NAIDOC Week will be front and centre of arts events being held across Queensland this week, and Minister for the Arts Leeanne Enoch said it was a great opportunity for people to hear and learn stories dating back thousands of generations.
This year’s NAIDOC Week has the theme – Because of Her, We Can – and Ms Enoch said storytelling through the arts was a way to recognise the history and achievements of First Nations peoples and communities, and celebrate the invaluable contributions that women have made, and continue to make.
“Our Government fully supports events such as NAIDOC Week as important celebrations of Indigenous identity and connection to country,” Ms Enoch said.
“The Palaszczuk Government’s investment in Indigenous art is part of our ongoing commitment to showcasing some of Queensland’s best Aboriginal and Torres Strait Islander art to the world, and generating economic opportunities for artists and communities.
“Through Arts Queensland, our Government is proud to support the annual Cairns Indigenous Art Fair (CIAF), as part of the $12.6 million Backing Indigenous Arts initiative, to build a sustainable and ethical Aboriginal and Torres Strait Islander arts industry in Far North Queensland.
“CIAF is recognised as one of the State’s most significant cultural tourism events.
“Starting on Thursday, the Fair will showcase the arts of Queensland’s First Nations People to a national and international audience.”
Ms Enoch said the Palaszczuk Government also supported regional Indigenous arts projects that celebrate NAIDOC Week through the Regional Arts Development Fund (RADF), which has delivered arts experiences in partnership with local councils for 27 years.
“RADF funding in the Isaac region will support 70-year-old Lloyd Hornsby Gawura, who lives and breathes the vibrant culture of his ancestral art, to share his story and life experiences in a series of inspirational workshops during NAIDOC Week and the school holidays,” Ms Enoch said.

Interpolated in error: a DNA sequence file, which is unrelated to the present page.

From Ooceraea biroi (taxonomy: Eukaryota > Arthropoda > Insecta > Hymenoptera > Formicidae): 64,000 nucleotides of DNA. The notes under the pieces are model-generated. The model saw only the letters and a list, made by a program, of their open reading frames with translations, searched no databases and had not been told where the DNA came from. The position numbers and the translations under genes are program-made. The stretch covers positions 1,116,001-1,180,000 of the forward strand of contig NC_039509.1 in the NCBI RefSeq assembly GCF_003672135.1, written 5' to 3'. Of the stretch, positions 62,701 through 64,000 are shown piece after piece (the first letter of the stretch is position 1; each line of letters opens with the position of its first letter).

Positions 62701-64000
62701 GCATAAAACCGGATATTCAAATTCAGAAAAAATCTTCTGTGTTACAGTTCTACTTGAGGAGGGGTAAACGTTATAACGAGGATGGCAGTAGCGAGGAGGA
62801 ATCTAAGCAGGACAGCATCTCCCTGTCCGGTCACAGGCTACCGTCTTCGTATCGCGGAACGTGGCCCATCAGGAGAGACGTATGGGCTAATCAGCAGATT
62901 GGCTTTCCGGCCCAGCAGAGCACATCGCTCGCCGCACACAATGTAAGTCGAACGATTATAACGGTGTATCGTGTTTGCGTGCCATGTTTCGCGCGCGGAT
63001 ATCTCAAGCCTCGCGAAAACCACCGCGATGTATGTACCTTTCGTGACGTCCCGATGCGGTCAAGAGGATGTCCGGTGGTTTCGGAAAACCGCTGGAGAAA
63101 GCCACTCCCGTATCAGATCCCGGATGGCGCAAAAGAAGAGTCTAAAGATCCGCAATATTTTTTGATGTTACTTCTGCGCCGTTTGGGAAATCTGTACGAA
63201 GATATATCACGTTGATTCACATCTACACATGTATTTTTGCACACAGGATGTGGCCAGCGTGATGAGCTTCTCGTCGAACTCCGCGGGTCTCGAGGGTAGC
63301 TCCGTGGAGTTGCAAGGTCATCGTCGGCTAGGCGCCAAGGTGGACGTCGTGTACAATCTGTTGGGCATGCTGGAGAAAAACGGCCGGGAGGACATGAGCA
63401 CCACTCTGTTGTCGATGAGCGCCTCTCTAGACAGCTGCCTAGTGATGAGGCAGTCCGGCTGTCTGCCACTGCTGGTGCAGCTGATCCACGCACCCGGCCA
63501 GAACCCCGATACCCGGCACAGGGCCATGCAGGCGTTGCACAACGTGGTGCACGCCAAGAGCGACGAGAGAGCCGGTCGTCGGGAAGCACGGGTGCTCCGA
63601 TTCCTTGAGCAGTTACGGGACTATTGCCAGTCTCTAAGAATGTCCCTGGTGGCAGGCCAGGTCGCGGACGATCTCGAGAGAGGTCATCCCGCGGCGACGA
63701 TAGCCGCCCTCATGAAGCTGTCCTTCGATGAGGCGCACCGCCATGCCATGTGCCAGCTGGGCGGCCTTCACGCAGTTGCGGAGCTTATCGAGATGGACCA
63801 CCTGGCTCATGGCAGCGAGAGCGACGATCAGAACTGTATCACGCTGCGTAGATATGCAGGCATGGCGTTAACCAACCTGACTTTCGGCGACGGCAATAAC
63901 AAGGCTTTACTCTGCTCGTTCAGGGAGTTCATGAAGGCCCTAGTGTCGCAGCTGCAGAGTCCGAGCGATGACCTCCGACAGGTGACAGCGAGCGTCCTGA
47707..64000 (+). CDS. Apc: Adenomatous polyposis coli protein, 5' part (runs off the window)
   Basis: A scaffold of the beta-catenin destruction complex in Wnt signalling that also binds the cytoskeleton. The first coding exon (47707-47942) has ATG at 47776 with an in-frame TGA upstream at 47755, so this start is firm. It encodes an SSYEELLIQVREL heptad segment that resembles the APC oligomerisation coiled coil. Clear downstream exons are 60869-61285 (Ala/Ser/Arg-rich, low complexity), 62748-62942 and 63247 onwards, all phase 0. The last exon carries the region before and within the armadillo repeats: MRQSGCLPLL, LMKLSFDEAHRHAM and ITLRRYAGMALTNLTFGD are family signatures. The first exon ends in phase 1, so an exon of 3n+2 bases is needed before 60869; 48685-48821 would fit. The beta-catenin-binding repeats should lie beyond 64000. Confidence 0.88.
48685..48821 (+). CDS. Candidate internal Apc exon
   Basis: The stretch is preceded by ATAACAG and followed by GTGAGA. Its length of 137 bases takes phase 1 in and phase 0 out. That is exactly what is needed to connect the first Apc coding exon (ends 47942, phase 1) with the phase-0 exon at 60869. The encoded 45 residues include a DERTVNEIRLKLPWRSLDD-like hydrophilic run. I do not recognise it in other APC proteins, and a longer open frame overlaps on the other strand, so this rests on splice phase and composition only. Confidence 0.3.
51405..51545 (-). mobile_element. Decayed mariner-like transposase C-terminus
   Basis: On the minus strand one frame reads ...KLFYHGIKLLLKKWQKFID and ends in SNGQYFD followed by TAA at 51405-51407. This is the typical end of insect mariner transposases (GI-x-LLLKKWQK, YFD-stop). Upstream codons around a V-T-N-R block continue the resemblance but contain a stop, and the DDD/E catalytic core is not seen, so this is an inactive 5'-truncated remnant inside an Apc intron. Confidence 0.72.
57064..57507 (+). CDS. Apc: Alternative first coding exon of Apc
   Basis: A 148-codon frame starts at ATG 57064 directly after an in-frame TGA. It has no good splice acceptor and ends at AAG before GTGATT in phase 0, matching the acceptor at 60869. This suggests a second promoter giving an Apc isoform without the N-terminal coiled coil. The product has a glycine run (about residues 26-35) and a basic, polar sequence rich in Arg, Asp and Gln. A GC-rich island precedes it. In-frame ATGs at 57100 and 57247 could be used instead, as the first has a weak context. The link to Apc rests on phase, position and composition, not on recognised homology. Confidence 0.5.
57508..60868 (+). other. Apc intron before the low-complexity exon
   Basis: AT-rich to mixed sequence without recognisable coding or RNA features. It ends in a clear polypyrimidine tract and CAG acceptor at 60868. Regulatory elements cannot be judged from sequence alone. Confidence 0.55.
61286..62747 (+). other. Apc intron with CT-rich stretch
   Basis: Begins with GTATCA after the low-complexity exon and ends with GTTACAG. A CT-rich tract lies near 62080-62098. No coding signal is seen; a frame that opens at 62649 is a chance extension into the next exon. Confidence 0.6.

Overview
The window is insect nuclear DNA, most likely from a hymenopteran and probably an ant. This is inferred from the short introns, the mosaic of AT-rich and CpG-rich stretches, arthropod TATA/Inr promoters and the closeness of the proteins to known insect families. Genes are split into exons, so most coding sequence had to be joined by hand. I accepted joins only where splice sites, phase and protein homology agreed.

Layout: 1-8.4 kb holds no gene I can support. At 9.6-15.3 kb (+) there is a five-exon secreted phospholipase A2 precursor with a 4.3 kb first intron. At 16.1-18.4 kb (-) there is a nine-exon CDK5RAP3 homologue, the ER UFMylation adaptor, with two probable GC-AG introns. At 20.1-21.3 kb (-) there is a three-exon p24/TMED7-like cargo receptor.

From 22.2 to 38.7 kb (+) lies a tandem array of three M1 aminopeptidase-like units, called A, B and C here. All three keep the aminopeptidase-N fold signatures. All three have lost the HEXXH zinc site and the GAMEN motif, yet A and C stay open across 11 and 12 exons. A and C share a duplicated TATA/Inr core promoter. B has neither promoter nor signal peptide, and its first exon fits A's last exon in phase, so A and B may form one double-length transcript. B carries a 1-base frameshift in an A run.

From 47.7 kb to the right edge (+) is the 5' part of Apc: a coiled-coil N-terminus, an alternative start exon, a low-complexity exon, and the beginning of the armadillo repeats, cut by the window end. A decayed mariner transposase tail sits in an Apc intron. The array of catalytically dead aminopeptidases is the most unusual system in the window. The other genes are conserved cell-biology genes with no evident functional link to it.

“In Brisbane, arts and cultural organisations will have a central role in the annual Musgrave Park Family Fun Day on Friday 13 July; a celebration of Aboriginal and Torres Strait Islander cultures with dance, song, food, art and stories.
“I am also delighted the Queensland Performing Arts Centre, Queensland Art Gallery | Gallery of Modern Art (QAGOMA), State Library of Queensland, and Brisbane Festival will come together to connect with community in a diverse program that focuses on children’s art activities, a chill out space, and a main stage of performers and entertainers from the community.
“In Aunty Roxy’s Story Time at Brisbane Festival’s stall, Indigenous actor and story teller Roxanne McDonald will share personal stories, family history and children’s Dreamtime stories with song and dance. Roxanne will also perform in Belloo Creative’s show Rovers as part of Brisbane Festival this September.”
At the QAGOMA Children’s Art Centre youngsters will be able learn about traditional weaving techniques and create their own pendant using recycled materials with Quandamooka artist Sonja Carmichael.
“Sonja uses traditional and contemporary weaving techniques and draws inspiration from the many stories connected to Quandamooka traditional woven bags, reflecting her family’s cultural connections with the land and seas of Minjerribah,” Minister Enoch said.
At the State Library’s kuril dhagan, Torres Strait Islander children’s author, Jasmine Herro will lead a special storytime reading session of her new book, Teter Mek and the Stolen Crocodiles on 11 July.
“I encourage all Queenslander’s to take the opportunity this week to attend some of the vibrant NAIDOC activities and experiences on offer across the State,” Minister Enoch said.
For more information about NAIDOC Week 2018 visit: www.naidoc.org.au
For information about Arts Queensland’s Backing Indigenous Arts initiative visit www.arts.qld.gov.au.
Minister for Environment and the Great Barrier Reef, Minister for Science and Minister for the Arts
The Honourable Leeanne Enoch